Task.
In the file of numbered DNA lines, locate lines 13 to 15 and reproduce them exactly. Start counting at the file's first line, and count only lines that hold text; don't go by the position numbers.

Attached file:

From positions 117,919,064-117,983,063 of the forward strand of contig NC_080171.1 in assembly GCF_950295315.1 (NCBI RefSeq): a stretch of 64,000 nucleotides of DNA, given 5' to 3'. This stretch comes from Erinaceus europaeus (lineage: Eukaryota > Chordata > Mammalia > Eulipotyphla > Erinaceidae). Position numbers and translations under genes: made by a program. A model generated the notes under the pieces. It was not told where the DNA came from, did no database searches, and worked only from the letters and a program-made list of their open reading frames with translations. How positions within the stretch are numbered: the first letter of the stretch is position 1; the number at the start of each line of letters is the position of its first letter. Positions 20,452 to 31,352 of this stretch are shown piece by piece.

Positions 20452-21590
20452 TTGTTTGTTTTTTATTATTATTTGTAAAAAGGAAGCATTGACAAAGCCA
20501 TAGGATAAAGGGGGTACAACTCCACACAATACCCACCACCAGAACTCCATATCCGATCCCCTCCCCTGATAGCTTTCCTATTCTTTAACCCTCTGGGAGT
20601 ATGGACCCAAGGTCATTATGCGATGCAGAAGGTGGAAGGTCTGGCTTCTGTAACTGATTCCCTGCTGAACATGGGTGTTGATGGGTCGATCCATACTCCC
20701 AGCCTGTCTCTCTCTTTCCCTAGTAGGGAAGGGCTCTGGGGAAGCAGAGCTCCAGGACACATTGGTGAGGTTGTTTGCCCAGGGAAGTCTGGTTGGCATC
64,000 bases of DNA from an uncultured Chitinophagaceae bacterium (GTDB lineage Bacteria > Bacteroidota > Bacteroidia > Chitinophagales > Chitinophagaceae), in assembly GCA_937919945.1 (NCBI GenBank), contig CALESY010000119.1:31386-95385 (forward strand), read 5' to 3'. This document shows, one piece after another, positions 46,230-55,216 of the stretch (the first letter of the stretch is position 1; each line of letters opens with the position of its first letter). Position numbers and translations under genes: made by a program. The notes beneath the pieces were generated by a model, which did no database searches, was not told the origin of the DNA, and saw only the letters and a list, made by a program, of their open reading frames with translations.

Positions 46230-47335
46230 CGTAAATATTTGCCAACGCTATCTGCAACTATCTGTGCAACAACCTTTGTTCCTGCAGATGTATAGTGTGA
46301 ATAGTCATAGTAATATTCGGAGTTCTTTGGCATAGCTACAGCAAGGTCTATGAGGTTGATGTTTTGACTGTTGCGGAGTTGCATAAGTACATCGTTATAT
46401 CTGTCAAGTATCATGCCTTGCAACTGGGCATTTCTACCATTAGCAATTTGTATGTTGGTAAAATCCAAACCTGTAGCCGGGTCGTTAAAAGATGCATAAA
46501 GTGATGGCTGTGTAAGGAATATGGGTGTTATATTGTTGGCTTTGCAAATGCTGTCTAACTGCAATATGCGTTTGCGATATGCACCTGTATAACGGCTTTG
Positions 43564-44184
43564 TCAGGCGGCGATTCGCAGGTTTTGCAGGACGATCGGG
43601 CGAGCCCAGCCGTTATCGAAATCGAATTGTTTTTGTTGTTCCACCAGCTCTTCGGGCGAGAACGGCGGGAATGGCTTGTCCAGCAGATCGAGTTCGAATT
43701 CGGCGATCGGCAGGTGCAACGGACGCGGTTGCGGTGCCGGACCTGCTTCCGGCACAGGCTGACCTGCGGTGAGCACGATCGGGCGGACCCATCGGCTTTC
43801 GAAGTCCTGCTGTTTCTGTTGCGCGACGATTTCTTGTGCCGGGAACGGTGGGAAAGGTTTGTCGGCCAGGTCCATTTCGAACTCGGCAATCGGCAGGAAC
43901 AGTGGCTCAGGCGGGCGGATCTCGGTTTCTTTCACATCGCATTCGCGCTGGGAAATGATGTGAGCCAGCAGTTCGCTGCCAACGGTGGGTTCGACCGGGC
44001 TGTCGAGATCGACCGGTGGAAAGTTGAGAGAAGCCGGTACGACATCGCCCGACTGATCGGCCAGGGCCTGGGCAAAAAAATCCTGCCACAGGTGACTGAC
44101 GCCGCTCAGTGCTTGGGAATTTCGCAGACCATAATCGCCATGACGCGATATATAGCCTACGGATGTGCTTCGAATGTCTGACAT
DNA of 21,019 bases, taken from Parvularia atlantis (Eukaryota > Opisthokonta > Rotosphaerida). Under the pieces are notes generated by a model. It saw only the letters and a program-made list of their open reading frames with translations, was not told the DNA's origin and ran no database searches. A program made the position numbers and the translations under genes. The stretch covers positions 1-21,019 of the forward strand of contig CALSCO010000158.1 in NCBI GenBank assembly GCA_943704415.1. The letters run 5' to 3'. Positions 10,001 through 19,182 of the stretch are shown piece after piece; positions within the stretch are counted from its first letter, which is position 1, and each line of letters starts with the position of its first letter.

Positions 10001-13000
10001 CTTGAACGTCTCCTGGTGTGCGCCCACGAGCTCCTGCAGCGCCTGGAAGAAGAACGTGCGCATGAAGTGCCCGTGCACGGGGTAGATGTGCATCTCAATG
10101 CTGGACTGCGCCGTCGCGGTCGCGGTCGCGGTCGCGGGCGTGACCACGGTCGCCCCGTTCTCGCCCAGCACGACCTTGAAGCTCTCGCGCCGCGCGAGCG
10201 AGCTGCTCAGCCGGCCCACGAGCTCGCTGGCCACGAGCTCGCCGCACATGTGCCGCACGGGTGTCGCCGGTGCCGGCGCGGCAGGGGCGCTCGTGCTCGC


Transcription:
Positions 43564-44184
43564 TCAGGCGGCGATTCGCAGGTTTTGCAGGACGATCGGG
43601 CGAGCCCAGCCGTTATCGAAATCGAATTGTTTTTGTTGTTCCACCAGCTCTTCGGGCGAGAACGGCGGGAATGGCTTGTCCAGCAGATCGAGTTCGAATT